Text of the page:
From time to time I come across something in the NHS that leaves me screaming, but this is the mother and father of them all — the Section 251 debacle.

Let me give you a thumbnail sketch of one way in which this has completely messed up things that previously were working perfectly well.

Prior to31 March 2013, practices and primary care trusts could check the validity of invoices presented by hospitals for patient care.

The process is called acute invoice validation. Estimates vary, but inaccuracies were found in up to 25% of hospital invoices.

This represented a loss of hundreds of millions of pounds each year to PCTs: so it was a sensible move to check the invoices and recover money that had been paid out unnecessarily.

As from 1 April, all that has changed. That’s because clinical commissioning groups aren’t automatically allowed to access the necessary data, if it is in a personally identifiable form.

This has come about because no one has transferred the original access privileges from PCTs to CCGs under the terms of Section 251 of the Health Act 2006.

Since then, the whole system has been mired in a debate about the legality of accessing and using personally identifiable data, such as the NHS Number, to check these invoices (and to carry out other kinds of work, such as risk stratification).

Leaving CCGs hobbled

It’s pretty much impossible to check for evidence of inadvertent double claiming, wrong coding, and incorrect invoicing – such as the claimed length of hospital stay not matching that of the discharge letter – if you can’t look at this data at the level of the individual patient.

Because CCGs can’t do this at the moment, they have been completely hobbled. Bizarrely, GPs cannot even access their own patients’ acute care data if their primary interest is financial (or for risk stratification, trend analysis, or unscheduled secondary care).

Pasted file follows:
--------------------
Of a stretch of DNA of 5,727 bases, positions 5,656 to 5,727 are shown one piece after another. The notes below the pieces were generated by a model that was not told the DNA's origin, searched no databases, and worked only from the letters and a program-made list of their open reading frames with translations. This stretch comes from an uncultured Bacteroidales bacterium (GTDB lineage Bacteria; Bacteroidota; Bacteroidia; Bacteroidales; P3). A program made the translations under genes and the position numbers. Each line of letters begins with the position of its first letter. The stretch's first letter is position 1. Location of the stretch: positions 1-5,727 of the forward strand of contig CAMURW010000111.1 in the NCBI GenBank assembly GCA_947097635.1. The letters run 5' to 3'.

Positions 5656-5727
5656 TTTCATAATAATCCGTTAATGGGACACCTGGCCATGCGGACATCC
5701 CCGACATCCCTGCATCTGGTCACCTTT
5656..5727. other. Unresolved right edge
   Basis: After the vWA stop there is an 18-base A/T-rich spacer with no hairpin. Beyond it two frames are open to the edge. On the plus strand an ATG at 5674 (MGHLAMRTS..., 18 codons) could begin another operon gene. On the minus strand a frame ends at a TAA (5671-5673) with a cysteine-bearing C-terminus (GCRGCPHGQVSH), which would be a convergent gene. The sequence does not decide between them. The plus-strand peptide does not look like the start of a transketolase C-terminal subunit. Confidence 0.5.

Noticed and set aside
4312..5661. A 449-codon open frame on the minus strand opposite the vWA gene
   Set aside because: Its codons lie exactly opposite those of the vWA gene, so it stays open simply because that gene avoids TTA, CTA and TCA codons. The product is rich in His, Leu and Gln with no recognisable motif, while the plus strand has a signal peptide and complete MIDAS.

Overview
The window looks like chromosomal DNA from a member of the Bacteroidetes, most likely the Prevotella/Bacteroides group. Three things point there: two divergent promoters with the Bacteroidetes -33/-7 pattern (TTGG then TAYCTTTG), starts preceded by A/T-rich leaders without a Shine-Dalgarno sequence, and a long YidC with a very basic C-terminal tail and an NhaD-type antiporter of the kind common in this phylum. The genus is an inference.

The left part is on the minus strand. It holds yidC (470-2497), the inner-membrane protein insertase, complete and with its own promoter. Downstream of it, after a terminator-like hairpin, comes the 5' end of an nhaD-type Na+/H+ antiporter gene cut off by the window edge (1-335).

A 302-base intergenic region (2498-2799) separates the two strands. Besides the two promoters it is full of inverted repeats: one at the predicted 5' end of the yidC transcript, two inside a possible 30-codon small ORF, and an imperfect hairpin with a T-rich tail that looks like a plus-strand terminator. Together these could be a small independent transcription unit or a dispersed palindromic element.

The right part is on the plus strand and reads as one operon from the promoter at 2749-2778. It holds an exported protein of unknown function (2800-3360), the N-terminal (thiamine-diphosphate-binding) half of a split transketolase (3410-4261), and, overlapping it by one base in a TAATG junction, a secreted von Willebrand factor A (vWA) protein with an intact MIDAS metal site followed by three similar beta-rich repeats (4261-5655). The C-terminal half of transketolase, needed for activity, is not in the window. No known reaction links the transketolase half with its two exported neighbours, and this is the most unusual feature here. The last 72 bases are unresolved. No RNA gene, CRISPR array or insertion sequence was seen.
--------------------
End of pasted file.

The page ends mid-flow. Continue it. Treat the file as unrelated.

What is even worse is that a climate of uncertainty is ruling, which can breed fear. Colleagues in various geographical areas have been told me that if anyone looks at any personal data for accounting purposes it will be treated as a serious untoward incident, with the clear implication that dismissal would be an appropriate punishment.

Yet, when those same colleagues have asked for clear and firm guidance from the central NHS on what they are allowed to do, they have been met with silence – or alternatively, given verbal advice. People seem too scared to put down their opinions in writing, in case they have made a mistake and can be made to carry the can.

The need for a balanced approach to confidentiality

Let me make it clear: CCGs are rightly concerned about patient confidentiality, and are anxious to stay within the law and adopt best practice. I agree entirely – indeed, as a local medical committee member I’ve been pretty outspoken in the past over anyone who has tried to dilute this important principle.

Nevertheless, there is a clear need for certain groups of non-clinicians to access patients’ medical information in the furtherance of good clinical care.

Think of the medical secretaries who type letters, file and scan documents, pass on telephone messages, and organise appointments. Without them the NHS would fall apart at the seams, and every patient understands this.

Other groups have just as important a part to play: those who create hospital invoices, and those who vet them for accuracy. But since 1 April, many of the people previously involved in this important behind-the-scenes work are being refused permission to view the very information they need to do these tasks.

Now, it may well be that the legislators and those at the centre who now have to untangle this problem have been acting from the best of motives, to try and further strengthen confidentiality, and make sure that only the very best practices are followed.